Dataset Information


Transcription profiling of S. cerevisiae reveaks increasing nadh oxidation reduces overflow metabolism

ABSTRACT: When the yeast Saccharomyces cerevisiae is subjected to increasing glycolytic fluxes under aerobic conditions, there is a threshold value of the glucose uptake rate at which the metabolism shifts from being purely respiratory to mixed respiratory and fermentative. This shift is characterized by ethanol production, a phenomenon known as the Crabtree effect due to its analogy with lactate overflow in cancer cells. It is well known that at high glycolytic fluxes there is glucose repression of respiratory pathways resulting in a decrease in the respiratory capacity. Despite many years of detailed studies on this subject, it is not known whether the onset of the Crabtree effect (or overflow metabolism) is due to a limited respiratory capacity or caused by glucose-mediated repression of respiration. We addressed this issue by increasing respiration in S. cerevisiae by introducing a heterologous alternative oxidase, and observed reduced aerobic ethanol formation. In contrast, increasing non-respiratory NADH oxidation by overexpression of a water-forming NADH oxidase reduced aerobic glycerol formation. The metabolic response to elevated alternative oxidase occurred predominantly in the mitochondria, while NADH oxidase affected genes that catalyze cytosolic reactions. Moreover, NADH oxidase restored the deficiency of cytosolic NADH dehydrogenases in S. cerevisiae. These results indicate that NADH oxidase localizes in the cytosol, while alternative oxidase is directed to the mitochondria. The onset of aerobic ethanol formation is demonstrated to be a consequence of an imbalance in mitochondrial redox balancing. In addition to answering fundamental physiological questions, our findings are relevant for all biomass derived applications of S. cerevisiae. Experiment Overall Design: Heterologous gene expression in chemostats using Affymetrix Yeast Genome 2.0 arrays. Total RNA extraction and sample preparation, hybridization was done according to the manufacturer's protocol.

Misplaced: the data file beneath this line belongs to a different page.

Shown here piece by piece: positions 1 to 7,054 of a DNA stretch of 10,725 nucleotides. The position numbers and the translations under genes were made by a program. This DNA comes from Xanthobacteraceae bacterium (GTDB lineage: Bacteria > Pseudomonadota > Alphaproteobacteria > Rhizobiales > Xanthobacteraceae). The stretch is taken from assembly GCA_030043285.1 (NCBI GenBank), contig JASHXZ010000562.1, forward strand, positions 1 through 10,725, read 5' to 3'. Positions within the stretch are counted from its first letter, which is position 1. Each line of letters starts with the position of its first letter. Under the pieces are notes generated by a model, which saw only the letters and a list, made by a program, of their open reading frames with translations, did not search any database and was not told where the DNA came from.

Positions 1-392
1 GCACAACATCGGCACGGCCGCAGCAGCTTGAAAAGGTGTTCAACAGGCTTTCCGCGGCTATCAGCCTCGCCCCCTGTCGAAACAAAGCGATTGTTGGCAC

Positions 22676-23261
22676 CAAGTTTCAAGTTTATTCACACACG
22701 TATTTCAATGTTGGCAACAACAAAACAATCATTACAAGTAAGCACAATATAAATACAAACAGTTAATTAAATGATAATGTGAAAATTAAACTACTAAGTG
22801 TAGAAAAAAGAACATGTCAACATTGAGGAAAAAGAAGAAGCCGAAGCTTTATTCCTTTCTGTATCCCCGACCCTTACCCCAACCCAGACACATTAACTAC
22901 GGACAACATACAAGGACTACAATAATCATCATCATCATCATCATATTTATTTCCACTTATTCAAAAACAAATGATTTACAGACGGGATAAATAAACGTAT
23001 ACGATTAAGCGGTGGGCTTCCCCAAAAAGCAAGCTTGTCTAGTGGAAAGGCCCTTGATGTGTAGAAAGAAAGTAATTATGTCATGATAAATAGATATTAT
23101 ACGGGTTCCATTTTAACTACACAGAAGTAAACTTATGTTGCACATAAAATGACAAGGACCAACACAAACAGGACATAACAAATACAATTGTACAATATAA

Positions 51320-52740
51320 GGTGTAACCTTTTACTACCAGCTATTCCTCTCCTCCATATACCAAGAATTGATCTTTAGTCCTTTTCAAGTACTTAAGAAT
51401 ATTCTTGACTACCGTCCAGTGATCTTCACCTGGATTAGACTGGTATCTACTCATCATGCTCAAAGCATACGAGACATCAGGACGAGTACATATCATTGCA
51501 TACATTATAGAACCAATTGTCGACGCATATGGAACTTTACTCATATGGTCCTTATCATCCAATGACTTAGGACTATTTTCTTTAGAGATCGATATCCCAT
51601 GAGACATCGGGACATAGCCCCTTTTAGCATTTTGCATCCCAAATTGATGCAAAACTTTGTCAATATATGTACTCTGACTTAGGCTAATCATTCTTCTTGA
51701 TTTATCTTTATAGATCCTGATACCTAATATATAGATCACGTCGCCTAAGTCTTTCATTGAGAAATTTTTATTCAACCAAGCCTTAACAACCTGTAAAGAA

INSTRUMENT(S): 418 [Affymetrix]

ORGANISM(S): Saccharomyces cerevisiae  

SUBMITTER: Goutham N. Vemuri  

PROVIDER: E-GEOD-6277 | ArrayExpress | 2008-06-14



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Increasing NADH oxidation reduces overflow metabolism in Saccharomyces cerevisiae.

Vemuri G N GN   Eiteman M A MA   McEwen J E JE   Olsson L L   Nielsen J J  

Proceedings of the National Academy of Sciences of the United States of America 20070207 7

Respiratory metabolism plays an important role in energy production in the form of ATP in all aerobically growing cells. However, a limitation in respiratory capacity results in overflow metabolism, leading to the formation of byproducts, a phenomenon known as "overflow metabolism" or "the Crabtree effect." The yeast Saccharomyces cerevisiae has served as an important model organism for studying the Crabtree effect. When subjected to increasing glycolytic fluxes under aerobic conditions, there i  ...[more]

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